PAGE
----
As a fellow broadcaster I watched his more than smooth delivery from behind those over-sized glasses each night at 10. I admired his command of the historical context of the times, seeming to have at his fingertips every milestone relevant to the day’s news. I applauded his calm demeanor, though all the world seemed half-crazed and running in circles.
I think Knowlton Nash’s even greater contribution to the airwaves came after his celebrity on The National, when he wrote about the earliest days of broadcasting, when he said for example, “radio became the poor man’s theatre… a God-send during the Depression.” In his book about the CBC, he worshipped the two co-founders of the Canadian Radio League – Alan Plaunt and Graham Spry – attempting to move the Depression-era governments of Mackenzie King and R. B. Bennett to create a public broadcasting network, while the private-enterprise radio station owners of the Canadian Association of Broadcasters lobbied to prevent it.
“The idealists (Plaunt and Spry) wanted to use the airwaves primarily to educate and … strengthen Canadian unity,” Nash explained to my students, “while the Swashbucklers (private radio interests) wanted primarily to provide entertainment that was popular and most of all profitable.”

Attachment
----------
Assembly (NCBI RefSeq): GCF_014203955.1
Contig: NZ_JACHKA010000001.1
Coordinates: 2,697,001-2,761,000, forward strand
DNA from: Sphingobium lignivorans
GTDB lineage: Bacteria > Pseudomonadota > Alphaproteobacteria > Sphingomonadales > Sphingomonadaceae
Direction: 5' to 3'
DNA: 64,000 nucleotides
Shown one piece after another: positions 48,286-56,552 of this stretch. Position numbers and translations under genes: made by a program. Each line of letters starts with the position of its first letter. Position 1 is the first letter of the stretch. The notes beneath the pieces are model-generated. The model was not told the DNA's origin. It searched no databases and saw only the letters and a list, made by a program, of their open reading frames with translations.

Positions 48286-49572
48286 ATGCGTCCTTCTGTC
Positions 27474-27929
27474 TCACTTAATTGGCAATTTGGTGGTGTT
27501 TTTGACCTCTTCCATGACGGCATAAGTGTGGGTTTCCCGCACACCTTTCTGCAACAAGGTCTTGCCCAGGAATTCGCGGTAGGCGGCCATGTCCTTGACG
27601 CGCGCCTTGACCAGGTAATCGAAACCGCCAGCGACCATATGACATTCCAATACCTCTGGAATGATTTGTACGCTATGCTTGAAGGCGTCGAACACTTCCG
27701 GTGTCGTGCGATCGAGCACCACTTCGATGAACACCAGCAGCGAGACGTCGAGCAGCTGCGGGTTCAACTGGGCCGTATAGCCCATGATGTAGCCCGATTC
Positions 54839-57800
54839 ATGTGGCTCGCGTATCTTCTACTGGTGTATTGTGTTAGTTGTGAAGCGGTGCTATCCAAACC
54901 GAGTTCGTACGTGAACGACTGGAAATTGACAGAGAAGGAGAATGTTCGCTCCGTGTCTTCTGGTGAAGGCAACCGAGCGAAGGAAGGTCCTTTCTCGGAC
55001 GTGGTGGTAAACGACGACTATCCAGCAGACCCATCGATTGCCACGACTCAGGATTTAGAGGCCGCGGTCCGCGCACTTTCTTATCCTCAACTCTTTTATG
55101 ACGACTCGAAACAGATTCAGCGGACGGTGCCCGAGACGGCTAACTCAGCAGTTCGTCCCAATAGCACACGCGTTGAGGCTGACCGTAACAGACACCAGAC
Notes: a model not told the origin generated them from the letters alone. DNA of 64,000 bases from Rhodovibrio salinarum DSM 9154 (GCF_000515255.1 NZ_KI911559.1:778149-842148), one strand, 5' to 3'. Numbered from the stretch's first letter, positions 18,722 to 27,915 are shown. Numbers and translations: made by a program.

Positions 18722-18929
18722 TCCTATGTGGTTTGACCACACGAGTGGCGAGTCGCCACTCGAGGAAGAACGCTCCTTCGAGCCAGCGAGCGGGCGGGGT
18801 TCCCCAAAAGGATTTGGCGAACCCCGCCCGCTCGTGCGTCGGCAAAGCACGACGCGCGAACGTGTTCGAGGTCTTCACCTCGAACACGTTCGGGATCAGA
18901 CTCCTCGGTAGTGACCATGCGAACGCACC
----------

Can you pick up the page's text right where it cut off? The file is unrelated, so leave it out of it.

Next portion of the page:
Knowlton captured the essence of those cut-throat battles both on and off the air. He showed us how the CAB called public broadcasting “international conspiracy… communistic and promoted by intellectual snobs.” But equally critical of the public interests, he showed that they plotted to “strong-arm the federal government” into establishing a public radio system in Canada. Typical of Knowlton Nash’s sense of balance and fairness in the telling of a story, he said, “I hasten to say that the Swashbucklers were not all avaricious philistines … nor were the idealists all ivory tower dreamers.”